I can distinctly remember seeing the TV spot for Contact back when I was in grade school and thinking to myself how magical it looked. Having just become more than slightly obsessed with astronomy, telescopes and the idea of alien intelligence out there somewhere in the cosmos (what 12 year old dork wasn't?) I was more than prepared to see a pitch perfect telling of a story from one of the great cosmic minds of all time (Carl Sagan that is) carried out by one of the most fantastical filmmakers of all time (Robert Zemeckis of course). I don't need to tell you I got my wish as the following weekend my father took me to see what was and has remained truly one of my favorite movies of all time. The visuals, the pulsing sound of "the signal", great performances all around and the epic scope of the story itself all make for a fantastically entertaining and revealing account of what happens when science fiction meets science fact.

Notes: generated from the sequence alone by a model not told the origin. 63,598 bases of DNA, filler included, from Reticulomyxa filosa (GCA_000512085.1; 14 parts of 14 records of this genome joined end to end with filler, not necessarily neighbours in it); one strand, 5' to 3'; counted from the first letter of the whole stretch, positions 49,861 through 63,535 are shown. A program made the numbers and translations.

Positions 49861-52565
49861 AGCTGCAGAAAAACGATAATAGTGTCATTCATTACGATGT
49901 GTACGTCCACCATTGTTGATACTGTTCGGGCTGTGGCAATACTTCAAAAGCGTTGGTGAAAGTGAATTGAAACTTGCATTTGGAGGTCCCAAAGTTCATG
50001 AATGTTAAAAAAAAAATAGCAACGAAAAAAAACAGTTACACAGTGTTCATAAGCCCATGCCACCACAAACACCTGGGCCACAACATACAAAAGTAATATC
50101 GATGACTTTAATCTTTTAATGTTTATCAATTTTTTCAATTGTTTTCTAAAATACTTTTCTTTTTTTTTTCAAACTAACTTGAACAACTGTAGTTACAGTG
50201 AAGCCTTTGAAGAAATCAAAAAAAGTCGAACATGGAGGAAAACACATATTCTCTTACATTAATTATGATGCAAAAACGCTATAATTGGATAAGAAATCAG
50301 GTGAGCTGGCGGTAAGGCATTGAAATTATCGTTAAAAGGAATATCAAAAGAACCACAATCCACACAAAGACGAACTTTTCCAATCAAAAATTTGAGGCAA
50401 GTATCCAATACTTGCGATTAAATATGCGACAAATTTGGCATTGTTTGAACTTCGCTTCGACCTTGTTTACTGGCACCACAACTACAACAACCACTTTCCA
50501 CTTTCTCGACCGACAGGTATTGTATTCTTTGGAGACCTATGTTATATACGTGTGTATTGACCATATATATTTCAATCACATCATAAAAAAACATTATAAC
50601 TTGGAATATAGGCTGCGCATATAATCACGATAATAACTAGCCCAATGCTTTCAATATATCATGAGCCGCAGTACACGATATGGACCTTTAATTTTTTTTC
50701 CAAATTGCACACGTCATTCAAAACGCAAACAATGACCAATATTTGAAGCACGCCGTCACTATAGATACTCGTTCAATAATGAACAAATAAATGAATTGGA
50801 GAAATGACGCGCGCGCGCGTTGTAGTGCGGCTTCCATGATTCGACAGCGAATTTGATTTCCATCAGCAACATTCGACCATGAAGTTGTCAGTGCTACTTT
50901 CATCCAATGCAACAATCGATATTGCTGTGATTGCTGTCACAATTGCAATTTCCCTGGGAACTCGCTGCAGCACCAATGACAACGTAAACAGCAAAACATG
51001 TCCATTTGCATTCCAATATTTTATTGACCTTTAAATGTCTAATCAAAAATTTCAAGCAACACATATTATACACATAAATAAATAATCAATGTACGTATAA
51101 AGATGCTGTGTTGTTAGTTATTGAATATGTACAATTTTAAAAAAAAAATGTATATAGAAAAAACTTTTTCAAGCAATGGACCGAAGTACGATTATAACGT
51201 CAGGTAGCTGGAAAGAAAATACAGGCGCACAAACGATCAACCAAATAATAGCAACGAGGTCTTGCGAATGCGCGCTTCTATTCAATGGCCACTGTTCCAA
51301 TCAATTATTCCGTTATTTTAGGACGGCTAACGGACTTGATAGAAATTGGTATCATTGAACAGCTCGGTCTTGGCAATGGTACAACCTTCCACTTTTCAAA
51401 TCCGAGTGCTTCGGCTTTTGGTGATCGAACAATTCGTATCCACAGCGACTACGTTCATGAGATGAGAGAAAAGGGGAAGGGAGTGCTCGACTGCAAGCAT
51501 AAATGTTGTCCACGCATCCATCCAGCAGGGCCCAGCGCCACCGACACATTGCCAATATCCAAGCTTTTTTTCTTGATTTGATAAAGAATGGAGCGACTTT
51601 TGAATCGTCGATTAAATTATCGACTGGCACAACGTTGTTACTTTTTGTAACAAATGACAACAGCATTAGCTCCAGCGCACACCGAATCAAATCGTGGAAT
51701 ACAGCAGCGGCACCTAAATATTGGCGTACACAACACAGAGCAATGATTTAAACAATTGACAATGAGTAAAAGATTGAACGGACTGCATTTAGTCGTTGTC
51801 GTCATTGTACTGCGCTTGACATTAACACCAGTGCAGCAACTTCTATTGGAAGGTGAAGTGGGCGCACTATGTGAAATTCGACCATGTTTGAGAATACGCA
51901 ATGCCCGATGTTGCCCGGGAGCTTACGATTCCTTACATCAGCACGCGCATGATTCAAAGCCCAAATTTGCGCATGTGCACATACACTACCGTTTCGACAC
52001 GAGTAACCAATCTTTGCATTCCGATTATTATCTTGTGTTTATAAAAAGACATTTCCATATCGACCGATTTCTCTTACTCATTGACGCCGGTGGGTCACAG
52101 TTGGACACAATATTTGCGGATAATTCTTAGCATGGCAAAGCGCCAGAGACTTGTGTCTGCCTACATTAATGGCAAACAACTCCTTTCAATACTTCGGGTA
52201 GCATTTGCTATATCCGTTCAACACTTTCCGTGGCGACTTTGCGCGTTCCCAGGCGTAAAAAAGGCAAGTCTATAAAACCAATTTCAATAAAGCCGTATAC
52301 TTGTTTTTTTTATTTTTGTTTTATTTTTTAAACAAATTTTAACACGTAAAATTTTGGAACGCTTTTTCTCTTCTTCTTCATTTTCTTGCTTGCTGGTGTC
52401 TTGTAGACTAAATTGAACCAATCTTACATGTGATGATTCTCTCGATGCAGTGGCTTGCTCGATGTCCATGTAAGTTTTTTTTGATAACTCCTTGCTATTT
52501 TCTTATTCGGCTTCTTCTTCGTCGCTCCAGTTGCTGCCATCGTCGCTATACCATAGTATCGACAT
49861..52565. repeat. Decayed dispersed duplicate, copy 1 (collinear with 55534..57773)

I love Robert Zemeckis. He is responsible for some of the most cinematically memorable moments of the last 30 years. Everything from Forrest Gump and his innumerable set pieces (most famously the "Run, Forrest, run!" scene perhaps) to Marty McFly and his time traveling Dolorean ("anyone home, McFly?") was an oft spoke line in my house growing up) to dare I say Roger Rabbit. He is that rare artist who can seamlessly blend fact and fiction, reality and fantasy in order to create a unified truth. I find this revealing and poignant as his characters often find themselves doing the same thing. Realizing through the dichotomy of life, the ying and the yang, that what really anchors us to this world is that which makes us nobly human: personal growth, the pursuit of knowledge, heroism and love. That no matter what you believe, none of us are alone. I would continue on but the "no man is an island unto himself" quote seems too perfect a caption for Zemeckis' Castaway and so I think you get the idea.